Switching the light on (when it's not in lock mode which you enable and disable by holding the power button for four seconds) is a single push – no need to hold down. It always starts on high, pushing again cycles it through medium, low and pulse. Simple enough.

The Urban 800 is available in a couple of different colours creatively called 'anchor steam' (this one), 'steamroller' (white and yellow, where this one is black and blue respectively) and 'fast charge' (red where this one is blue) – the latter costs a little more and charges in 2.5 hrs with a 2 Amp charger.

So, in all, I really like this light. It's light, it gives me plenty of run time for the kind of riding I do, it's well designed and it feels reliable. It's the best light I've tried so far*, and while it's not the cheapest, I reckon it's worth the money, especially considering you get a helmet mount with it and it's manufactured in the USA.

* I haven't tried the CatEye Volt 700 which Jez reckoned would probably be a better light than the Urban 650 he reviewed, though I do know I don't like the Cateye brackets.


Light, bright and reliable; the perfect light for long-distance, unlit-lane commuting

The light comparator

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Make and model: Light and Motion Urban 800 front light

Size tested: n/a

Tell us what the light is for, and who it's aimed at. What do the manufacturers say about it? How does that compare to your own feelings about it?

Thoughtfully designed for the daily commute and powerful enough to satisfy the needs of singletrack addicts, simply the lightest, brightest, most compact light in its class.

Tell us some more about the technical aspects of the light?

* 800 Lumen output certified to the FL-1 Standard

* Engineered with the best CREE LED and enhanced firmware.

* Custom engineered micro-peened reflector optimizes the light to provide a smooth, even beam pattern that focuses the light exactly where you need it.

* Beam pattern was engineered to maximize riders' depth perception using optics that eliminates the snowball effect with a clean transition across the beam.

* Amber Side lighting for a full 180 degrees of visibility

* IP67 Rating - Tested to be fully waterproof in 1 meter of water for 30 minutes

* Impact resistance - FL-1 certification rating for impact resistance based on ANSI-NEMA testing.

* Advanced electronics design for optimizing the user experience

* Handlebar Mount, Helmet mount, & Micro USB Charging Cable included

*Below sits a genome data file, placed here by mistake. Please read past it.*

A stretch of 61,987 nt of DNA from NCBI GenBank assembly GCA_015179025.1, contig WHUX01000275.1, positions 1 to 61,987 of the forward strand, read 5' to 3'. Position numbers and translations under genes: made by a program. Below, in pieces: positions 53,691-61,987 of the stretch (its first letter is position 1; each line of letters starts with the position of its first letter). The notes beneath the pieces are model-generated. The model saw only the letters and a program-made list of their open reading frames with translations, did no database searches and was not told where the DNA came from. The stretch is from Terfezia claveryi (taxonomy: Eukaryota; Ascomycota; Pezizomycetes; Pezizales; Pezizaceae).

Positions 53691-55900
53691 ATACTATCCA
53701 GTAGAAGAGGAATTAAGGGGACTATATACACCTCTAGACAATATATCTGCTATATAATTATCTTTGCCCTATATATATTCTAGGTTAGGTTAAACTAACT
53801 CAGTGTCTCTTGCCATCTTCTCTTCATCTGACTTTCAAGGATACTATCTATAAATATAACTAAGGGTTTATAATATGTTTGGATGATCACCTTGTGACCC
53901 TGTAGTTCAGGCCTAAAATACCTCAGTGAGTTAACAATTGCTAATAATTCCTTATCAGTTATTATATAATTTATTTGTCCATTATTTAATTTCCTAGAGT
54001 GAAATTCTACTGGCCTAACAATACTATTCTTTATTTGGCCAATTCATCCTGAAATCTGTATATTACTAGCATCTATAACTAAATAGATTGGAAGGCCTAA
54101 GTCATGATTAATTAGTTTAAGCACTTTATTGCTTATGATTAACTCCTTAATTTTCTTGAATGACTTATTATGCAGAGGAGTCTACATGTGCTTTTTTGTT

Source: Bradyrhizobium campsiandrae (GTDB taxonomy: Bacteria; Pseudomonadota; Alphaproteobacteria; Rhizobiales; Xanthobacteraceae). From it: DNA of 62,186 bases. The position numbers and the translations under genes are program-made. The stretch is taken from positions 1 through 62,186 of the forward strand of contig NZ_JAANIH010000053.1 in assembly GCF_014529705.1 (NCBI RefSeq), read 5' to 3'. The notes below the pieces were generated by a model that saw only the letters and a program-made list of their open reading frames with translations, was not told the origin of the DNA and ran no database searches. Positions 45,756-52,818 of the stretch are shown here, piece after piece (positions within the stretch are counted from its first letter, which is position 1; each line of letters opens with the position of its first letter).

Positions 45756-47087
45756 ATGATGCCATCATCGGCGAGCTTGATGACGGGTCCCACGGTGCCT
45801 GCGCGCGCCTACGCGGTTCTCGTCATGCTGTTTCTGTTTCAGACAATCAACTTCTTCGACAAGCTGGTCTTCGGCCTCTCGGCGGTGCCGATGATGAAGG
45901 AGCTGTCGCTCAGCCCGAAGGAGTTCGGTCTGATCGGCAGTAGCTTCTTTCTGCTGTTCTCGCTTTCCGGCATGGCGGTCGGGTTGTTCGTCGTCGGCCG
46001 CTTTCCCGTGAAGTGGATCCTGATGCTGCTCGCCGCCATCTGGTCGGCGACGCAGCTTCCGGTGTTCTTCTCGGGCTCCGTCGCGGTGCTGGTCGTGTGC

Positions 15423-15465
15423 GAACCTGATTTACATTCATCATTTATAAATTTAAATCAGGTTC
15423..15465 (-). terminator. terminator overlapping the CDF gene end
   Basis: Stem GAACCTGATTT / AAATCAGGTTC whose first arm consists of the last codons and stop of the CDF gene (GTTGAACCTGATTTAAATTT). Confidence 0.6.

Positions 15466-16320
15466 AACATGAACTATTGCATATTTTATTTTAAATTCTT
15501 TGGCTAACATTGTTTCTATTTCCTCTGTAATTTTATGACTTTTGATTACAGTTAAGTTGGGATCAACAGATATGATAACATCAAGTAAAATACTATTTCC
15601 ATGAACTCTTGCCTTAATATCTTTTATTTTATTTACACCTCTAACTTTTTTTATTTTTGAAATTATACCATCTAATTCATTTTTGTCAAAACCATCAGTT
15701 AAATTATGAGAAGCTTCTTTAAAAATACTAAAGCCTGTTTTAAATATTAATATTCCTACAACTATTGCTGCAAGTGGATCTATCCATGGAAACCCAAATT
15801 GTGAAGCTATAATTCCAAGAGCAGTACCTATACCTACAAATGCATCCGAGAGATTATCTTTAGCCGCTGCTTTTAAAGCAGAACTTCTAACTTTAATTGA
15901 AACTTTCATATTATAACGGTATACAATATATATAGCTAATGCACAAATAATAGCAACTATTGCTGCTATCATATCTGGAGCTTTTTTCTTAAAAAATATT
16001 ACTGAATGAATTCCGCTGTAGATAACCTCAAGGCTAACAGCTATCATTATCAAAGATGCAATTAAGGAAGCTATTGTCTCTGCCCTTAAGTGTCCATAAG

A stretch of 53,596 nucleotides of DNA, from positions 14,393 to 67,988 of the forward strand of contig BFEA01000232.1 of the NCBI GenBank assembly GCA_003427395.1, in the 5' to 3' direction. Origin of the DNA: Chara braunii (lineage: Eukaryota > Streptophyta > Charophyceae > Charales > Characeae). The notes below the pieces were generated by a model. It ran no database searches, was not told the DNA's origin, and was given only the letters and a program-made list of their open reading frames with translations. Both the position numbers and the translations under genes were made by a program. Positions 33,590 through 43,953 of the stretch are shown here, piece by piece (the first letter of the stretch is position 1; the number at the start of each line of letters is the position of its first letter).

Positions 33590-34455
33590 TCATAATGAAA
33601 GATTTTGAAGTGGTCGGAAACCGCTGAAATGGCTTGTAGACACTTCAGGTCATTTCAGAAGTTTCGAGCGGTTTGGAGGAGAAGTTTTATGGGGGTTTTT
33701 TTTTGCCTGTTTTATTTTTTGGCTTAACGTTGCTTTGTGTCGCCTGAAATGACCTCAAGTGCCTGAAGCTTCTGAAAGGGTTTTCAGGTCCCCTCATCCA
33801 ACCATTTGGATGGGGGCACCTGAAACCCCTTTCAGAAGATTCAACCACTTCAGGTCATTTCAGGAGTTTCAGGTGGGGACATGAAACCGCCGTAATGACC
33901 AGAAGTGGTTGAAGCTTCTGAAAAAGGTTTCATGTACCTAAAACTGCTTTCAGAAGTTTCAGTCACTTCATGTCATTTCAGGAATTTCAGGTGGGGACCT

* Lumens: high - 800, medium - 350, low - 175

* Run time: high - 1.5 hrs, medium - 3 hrs, low - 6 hrs

* Charge time 6 hrs

* System weight: 121 grams

* Size: 1.2" x 1.2" x 4"

Rate the light for quality of construction:

Designed AND assembled in the US of A, baby.

Rate the light for design and ease of use. How simple was the light to use?

Very easy to put on the bike, very easy to switch on and cycle to lights, even with big gloves on.

Rate the light for the design and usability of the clamping system/s

I had my doubts, but the light stays in place remarkably well.

Rate the light for waterproofing. How did it stand up to the elements?

This light is IP67 rated: fully waterproof in 1 meter of water for 30 minutes. A bit of weather will be fine.

Rate the light for battery life. How long did it last? How long did it take to recharge?

It lasts longer than the manual says, recharges in about 6 hours.

Rate the light for performance:

The beam pattern works really well, and it'll easily do both sides of your commute if use one of the lower modes, which are plenty to illuminate dark lanes.

Rate the light for durability:
Rate the light for weight, if applicable:

It's one of the lightest lights out there at 121 grams. Light and Motion claim THE lightest.

Rate the light for value:

It's not the cheapest light you can get, but a helmet mount is included and it is made in the USA. It looks good and it's extremely well made. To me that represents value for money, but cheap it ain't.

Tell us how the light performed overall when used for its designed purpose

I really like this light: no tools needed, stays in place, easily enough light and obviously well made.

Tell us what you particularly liked about the light


Tell us what you particularly disliked about the light


Did you enjoy using the light? Yes.

Would you consider buying the light? Yes.

Would you recommend the light to a friend? Yes.

Anything further to say about the light in conclusion?

The Light and Motion Urban 800 is not the cheapest or longest-output light out there, but the combination of beam pattern, form factor and weight make it my favourite out of all the lights I've tried.

Overall rating: 9/10

About the tester

Age: 36  Height: 1.78m  Weight: 76kg

I usually ride: All of them!  My best bike is: Cannondale CAAD10

I've been riding for: Over 20 years  I ride: Every day  I would class myself as: Expert

I regularly do the following types of riding: cyclo cross, commuting, touring, mtb,